representative and diverse group of patients and across distinctive
populations. This should help physicians and healthcare systems to
appropriately adopt innovation to ensure the best outcomes for patients
The registry started in December 2009. Four key design features of the
GARFIELD-AF protocol ensure a comprehensive and representative
description of AF, these are:
• Five sequential cohorts of prospective, newly-diagnosed patients,
facilitating comparisons of discrete time periods and describing the
evolution of treatments and outcomes.
• Investigator sites that are selected randomly within carefully
assigned national AF care setting distributions, ensuring that the
enrolled patient population is representative.
• Enrolment of consecutive eligible patients regardless of therapy to
eliminate potential selection bias.
• Follow-up data captured for a minimum of 2 and up to 8 years after
diagnosis, to create a comprehensive database of treatment decisions
and outcomes in everyday clinical practice.
Included patients must have been diagnosed with non-valvular AF within
the previous 6 weeks and have at least one additional risk factor for
stroke; as such they are potential candidates for anticoagulant therapy
to prevent blood clots leading to stroke. It is left to the
investigator to identify a patient's stroke risk factor(s), which need
not be restricted to those included in established risk scores.
Patients are included whether or not they receive anticoagulant
therapy, so current and future treatment strategies and failures can be
properly understood in relation to patients' individual risk profiles.
The GARFIELD-AF Registry is funded by an unrestricted research grant
from Bayer Pharma AG.
The burden of AF
Up to 2% of the global population has AF. Around 6 million people in Europe, 3-5 million people in the United States, and up to 8 million people in China have AF., It is estimated that its prevalence will at least double by 2050 as the
global population ages. AF confers a five-fold increase in the risk of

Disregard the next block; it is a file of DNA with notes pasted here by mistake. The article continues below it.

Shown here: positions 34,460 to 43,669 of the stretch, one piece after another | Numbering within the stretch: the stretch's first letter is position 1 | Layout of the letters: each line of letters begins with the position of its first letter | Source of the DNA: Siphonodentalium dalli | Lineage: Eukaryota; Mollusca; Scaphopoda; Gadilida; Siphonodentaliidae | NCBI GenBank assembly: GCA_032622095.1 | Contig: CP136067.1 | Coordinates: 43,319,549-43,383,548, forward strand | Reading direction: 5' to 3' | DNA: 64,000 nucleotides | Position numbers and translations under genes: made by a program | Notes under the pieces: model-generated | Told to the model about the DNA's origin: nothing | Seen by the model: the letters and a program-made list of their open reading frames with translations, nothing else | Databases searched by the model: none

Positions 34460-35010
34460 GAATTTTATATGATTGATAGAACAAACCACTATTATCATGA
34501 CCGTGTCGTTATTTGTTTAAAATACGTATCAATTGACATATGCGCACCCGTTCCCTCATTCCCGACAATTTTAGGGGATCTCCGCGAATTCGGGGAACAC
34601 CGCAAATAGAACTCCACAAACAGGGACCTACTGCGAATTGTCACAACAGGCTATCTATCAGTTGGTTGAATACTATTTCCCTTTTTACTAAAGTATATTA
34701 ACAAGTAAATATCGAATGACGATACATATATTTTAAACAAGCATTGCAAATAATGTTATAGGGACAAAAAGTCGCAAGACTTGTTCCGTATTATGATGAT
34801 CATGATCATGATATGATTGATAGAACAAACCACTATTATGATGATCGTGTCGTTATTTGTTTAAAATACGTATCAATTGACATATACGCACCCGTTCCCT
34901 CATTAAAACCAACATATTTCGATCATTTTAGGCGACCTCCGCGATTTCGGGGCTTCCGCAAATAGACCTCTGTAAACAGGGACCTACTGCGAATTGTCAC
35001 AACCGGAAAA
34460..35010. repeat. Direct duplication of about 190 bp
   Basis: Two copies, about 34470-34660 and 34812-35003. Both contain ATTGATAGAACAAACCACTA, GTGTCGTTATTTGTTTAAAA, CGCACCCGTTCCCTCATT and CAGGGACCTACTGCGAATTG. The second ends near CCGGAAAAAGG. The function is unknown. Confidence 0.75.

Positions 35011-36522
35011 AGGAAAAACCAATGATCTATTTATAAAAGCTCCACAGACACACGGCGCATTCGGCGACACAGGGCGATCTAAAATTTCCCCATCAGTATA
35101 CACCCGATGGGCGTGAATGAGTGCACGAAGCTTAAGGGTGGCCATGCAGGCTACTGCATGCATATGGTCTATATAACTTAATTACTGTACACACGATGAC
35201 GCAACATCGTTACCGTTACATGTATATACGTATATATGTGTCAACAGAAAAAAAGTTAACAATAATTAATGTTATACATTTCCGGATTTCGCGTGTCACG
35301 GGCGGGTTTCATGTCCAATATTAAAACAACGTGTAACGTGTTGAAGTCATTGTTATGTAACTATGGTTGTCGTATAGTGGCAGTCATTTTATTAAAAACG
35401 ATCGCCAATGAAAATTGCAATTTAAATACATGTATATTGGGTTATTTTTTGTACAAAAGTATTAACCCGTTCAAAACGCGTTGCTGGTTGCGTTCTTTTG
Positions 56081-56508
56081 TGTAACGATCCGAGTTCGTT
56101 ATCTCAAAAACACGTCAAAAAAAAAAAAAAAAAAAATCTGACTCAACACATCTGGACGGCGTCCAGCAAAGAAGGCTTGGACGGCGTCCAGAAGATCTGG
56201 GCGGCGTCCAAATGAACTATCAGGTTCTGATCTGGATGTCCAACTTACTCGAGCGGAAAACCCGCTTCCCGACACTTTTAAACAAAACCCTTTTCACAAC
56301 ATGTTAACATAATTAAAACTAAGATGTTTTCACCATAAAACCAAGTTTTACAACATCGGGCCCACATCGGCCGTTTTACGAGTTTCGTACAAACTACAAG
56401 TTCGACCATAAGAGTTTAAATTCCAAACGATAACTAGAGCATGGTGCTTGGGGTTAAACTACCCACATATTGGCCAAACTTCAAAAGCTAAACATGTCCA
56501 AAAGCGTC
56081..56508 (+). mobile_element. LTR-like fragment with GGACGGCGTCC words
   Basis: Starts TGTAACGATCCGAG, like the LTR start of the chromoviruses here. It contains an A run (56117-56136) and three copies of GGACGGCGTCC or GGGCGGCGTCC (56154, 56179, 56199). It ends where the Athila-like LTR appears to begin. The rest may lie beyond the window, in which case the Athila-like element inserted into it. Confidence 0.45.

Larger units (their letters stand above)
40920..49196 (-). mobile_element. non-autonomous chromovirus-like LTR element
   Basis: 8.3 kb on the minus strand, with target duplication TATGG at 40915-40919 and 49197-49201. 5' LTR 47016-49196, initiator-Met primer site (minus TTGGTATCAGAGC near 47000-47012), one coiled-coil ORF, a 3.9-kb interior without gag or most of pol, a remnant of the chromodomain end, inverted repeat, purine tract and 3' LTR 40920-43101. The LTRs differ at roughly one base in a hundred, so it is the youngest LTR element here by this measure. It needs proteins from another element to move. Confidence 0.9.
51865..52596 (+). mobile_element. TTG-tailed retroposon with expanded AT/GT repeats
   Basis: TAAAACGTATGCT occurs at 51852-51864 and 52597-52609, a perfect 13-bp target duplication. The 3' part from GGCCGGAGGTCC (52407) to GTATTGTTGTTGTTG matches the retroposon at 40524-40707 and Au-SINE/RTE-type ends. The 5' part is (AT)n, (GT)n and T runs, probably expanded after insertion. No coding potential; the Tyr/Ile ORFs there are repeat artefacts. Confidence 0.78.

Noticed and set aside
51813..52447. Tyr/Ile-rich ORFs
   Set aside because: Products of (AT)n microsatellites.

stroke, and one in five of all strokes is attributed to this
arrhythmia. Ischaemic strokes associated with AF are often fatal, and
those patients who survive are left more frequently and more severely
disabled and more likely to suffer a recurrence than patients with
other causes of stroke. In consequence, the risk of death from
AF-related stroke is doubled and the cost of care is increased by 50%.
AF occurs when parts of the atria emit uncoordinated electrical signals.
This causes the chambers to pump too quickly and irregularly, not
allowing blood to be pumped out completely. As a result, blood may pool, clot and lead to thrombosis, which is the
number one cardiovascular killer in the world. If a blood clot leaves the left atrium, it could potentially lodge in
an artery in other parts of the body, including the brain. A blood clot
in an artery in the brain leads to a stroke. Ninety-two per cent of
fatal strokes are caused by thrombosis. People with AF also are at high risk for heart failure, chronic fatigue
and other heart rhythm problems. Stroke is a major cause of death and long-term disability worldwide -
each year 6.7 million people die and 5 million are left permanently disabled.
About the TRI
The TRI is a charitable foundation and multi-disciplinary research
institute dedicated to the study of thrombosis and related disorders.
TRI's mission is to provide excellence in thrombosis research and
education, to develop new strategies to prevent and treat thrombosis
and thereby improve quality of care, advance clinical outcomes and
reduce healthcare costs. The TRI is a member of University College
London Partners Academic Health Science System.
For more information, visit http://www.tri-london.ac.uk/garfield.
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SOURCE Thrombosis Research Institute (TRI)